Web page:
St. Louis' Cajun & Creole Antidote to Old Man Winter
Live Music and Cajun - Creole Goodness at the Cajun Cook-Off
Nothing fights off the chill of Old Man Winter like a steaming bowl of red beans and rice, or crawfish etouffee. Fortunately one of the most prized heart of winter events during St. Louis’ Mardi Gras season is the Cajun Cook Off.
This event pits ten of St. Louis’ top professional chefs against one another, just as ten amateur chefs compete in their own division for the title of best Cajun/Creole dish. Each chef sets their own menu and is responsible for their own ingredients (except for the hot sauce). The ensuing “Iron Chef-like” culinary smackdown is a Cajun/Creole party worthy of Fat Tuesday itself.
In addition to the participation of twenty local contestants, two panels judge the Cajun Cook-Off, with three judges on each panel. The first panel is composed of amateur judges with some connection to the event, and at least a rudimentary understanding of Cajun/Creole cooking. The other panel is composed of local food professionals, such as food writers, growers, chefs, or local merchants.
In addition to preparing their culinary creations, the chefs and their assistants are also responsible for decorating their competition cook pit. Most of the cooking crews dive into the Cook-Off’s festive Mardi Gras spirit and kit out their booths with beads, masks, and Mardi Gras props. A few even don their own Mardi Gras finery for the event. It’s not uncommon to see a prominent local chef in his kitchen smock with a purple, gold, and green fool’s hat on his head.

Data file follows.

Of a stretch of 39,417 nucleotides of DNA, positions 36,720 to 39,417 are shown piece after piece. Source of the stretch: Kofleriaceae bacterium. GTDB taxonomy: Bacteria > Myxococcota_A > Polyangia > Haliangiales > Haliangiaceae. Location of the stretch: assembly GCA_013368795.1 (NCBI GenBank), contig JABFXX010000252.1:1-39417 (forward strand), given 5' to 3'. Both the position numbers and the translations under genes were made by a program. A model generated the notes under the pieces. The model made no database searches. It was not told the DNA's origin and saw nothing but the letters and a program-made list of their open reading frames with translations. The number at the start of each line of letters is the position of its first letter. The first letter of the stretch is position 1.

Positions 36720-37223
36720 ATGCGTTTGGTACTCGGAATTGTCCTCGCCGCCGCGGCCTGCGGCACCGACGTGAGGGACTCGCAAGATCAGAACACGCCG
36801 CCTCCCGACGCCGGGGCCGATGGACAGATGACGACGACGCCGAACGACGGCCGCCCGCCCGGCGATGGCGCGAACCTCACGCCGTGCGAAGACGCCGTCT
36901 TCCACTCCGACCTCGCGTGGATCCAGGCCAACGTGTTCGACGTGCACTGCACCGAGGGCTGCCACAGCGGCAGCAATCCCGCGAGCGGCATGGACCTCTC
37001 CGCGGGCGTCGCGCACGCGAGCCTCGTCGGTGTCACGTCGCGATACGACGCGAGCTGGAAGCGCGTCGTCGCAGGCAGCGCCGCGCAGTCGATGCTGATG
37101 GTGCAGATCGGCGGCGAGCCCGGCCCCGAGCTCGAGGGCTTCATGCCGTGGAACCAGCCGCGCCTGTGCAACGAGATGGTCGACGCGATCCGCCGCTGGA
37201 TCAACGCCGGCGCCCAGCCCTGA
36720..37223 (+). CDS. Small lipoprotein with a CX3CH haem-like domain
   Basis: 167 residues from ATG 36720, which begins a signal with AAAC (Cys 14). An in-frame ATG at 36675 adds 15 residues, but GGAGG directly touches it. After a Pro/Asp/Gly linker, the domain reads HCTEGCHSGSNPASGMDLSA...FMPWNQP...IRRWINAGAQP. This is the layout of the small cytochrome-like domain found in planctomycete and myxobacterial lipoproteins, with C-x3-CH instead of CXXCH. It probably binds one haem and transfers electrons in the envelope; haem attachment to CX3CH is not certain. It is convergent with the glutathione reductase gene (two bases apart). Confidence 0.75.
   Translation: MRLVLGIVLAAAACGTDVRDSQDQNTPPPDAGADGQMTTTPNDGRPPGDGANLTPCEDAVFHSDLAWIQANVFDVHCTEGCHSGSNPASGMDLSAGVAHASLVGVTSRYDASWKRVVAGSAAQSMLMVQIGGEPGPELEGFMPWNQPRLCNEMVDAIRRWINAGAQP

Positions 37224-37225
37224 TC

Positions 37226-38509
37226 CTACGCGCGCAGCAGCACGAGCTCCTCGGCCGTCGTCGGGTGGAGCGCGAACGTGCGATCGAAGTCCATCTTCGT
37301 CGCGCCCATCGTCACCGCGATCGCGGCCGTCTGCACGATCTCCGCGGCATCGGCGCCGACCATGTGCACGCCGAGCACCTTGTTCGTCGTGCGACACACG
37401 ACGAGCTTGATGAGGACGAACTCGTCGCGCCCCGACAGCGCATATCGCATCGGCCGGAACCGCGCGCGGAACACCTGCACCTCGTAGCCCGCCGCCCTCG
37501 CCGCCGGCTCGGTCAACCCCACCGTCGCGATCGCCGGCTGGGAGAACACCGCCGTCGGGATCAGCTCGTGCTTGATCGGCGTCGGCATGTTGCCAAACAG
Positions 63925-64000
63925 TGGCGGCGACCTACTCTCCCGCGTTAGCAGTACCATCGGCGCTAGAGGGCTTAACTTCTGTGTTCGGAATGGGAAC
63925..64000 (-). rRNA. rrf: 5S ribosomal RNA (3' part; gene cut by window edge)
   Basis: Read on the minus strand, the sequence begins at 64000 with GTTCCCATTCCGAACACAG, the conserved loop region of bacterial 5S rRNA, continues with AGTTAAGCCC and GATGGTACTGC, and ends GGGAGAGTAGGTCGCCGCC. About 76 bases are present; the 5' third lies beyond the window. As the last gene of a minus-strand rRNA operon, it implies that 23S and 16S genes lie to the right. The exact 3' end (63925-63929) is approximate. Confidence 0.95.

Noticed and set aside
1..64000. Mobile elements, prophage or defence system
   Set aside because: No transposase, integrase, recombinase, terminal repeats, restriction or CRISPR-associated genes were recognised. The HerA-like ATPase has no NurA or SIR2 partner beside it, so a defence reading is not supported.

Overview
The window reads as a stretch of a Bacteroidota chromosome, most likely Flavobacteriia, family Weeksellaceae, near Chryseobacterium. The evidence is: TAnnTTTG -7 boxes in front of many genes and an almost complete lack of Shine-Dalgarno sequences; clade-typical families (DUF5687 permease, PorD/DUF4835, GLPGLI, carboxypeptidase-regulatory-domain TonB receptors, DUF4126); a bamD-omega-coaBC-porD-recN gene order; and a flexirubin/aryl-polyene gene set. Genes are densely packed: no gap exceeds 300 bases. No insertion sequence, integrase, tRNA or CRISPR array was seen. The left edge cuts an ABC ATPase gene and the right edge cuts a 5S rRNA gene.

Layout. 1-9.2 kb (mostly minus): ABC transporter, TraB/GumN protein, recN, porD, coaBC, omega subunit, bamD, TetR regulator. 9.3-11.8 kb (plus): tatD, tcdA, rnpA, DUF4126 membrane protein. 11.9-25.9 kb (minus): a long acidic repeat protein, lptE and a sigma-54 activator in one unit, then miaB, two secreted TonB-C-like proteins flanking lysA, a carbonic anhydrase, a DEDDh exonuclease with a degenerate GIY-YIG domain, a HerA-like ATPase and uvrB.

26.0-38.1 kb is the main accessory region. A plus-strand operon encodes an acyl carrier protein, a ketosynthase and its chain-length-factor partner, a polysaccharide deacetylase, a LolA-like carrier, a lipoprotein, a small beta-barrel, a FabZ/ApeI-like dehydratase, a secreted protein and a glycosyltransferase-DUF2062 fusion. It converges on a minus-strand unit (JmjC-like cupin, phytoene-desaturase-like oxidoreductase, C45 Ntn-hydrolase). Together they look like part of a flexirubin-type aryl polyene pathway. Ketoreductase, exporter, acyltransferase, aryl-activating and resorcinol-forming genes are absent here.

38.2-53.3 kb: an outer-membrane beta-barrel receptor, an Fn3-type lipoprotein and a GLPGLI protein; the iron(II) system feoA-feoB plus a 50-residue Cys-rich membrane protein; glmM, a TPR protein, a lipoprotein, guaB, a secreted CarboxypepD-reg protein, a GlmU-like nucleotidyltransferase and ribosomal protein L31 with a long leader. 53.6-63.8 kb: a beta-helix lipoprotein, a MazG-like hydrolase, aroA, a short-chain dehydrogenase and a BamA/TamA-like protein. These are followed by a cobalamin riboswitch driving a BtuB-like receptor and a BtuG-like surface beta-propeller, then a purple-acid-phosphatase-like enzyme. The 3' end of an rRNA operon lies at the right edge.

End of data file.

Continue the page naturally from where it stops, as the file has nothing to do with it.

Like the folks doing the cooking, those attending the Cajun Cook-Off are encouraged to dress for the event in Mardi Gras masks, hats, beads, and outfits, or at least in Mardi Gras Colors. And for anyone whose jewelry box is a bit light on beads strings, they can also be purchased at the Cook-Off.
Falling roughly in the middle of St. Louis dozen plus Mardi Gras events (near the end of January), the Cook-Off is open to the public, and well worth the ticket price. Attendees are entitled to samples of Cajun eats such as rice and beans, banana foster, and hurricanes (a world-renown New Orleans Mardi Gras drink) provided by local restaurants, and access to the contest chefs themselves as they prepare their masterpieces for the judges.
In the way of all good chefs, these contestants like to feed people. Although they aren’t allowed to share what they are cooking onsite, the competition teams often bring along a few boudin balls or crawfish to share with the admiring throng. It’s also a great way to learn about Cajun and Creole cooking. Many of the chefs will divulge their secrets, while others may need to be playfully coaxed into revealing the secret to their roux. At the end of the day, attendees also walk away with a booklet featuring the recipes of the competing chefs.
As winter rages outside, it’s quite relaxing to throw on some bright Mardi Gras beads and stroll between the cook pits, hurricane in hand, watch the fevered chopping, stirring, measuring and tasting, and imbibe the heady incense of spicy sautéed goodness.
A lively band, and contest giveaways, keep the mood festive and stoke the fires for the remainder of the Mardi Gras season.
Follow this link for information about this year's Cajun Cook-Off.
To view a gallery of photos from the 2010 Crystal Cajun Cook-Off, Click Here.
More St. Louis Feature Stories
Mardi Gras in Soulard - A Brief History of the Soulard Neighborhood in St. Louis
Taste of Soulard - Soulard Shows Off Its Best Cajun & Creole Eats
Soulard Pet Parade & Wiener Dog Derby- St. Louis' Four-Legged Mardi Gras Fun